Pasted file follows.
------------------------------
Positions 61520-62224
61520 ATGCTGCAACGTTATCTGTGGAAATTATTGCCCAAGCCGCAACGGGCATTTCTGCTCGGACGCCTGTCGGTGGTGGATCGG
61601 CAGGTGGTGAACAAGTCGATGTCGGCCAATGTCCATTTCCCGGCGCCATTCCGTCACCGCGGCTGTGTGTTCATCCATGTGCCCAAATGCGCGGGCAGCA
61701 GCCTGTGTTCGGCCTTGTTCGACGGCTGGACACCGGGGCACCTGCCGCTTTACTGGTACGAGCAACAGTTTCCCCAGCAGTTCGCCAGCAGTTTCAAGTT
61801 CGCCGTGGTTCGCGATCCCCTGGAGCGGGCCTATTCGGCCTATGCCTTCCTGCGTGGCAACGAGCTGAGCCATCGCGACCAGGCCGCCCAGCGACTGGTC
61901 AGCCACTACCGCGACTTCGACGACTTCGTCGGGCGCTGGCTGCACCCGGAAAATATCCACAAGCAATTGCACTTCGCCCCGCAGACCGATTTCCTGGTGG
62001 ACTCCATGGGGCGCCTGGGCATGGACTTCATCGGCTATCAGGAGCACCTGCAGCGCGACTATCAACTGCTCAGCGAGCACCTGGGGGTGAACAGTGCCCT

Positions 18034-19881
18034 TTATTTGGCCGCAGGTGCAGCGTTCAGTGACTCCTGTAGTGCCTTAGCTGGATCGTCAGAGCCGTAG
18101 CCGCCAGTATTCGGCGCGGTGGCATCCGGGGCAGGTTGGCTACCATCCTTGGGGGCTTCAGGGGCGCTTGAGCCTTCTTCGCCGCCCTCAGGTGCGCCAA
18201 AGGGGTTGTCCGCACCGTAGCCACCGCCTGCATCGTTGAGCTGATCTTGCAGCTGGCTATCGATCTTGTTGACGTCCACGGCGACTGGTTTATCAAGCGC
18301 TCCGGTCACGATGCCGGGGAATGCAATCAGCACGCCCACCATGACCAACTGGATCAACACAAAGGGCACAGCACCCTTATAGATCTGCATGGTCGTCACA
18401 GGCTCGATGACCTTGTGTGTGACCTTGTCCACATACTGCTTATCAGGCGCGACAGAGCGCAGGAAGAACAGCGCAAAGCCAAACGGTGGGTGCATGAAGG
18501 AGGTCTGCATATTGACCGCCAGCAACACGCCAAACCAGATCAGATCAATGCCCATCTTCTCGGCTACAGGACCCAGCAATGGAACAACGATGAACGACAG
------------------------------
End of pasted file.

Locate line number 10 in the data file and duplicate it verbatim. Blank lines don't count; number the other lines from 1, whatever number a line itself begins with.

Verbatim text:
18101 CCGCCAGTATTCGGCGCGGTGGCATCCGGGGCAGGTTGGCTACCATCCTTGGGGGCTTCAGGGGCGCTTGAGCCTTCTTCGCCGCCCTCAGGTGCGCCAA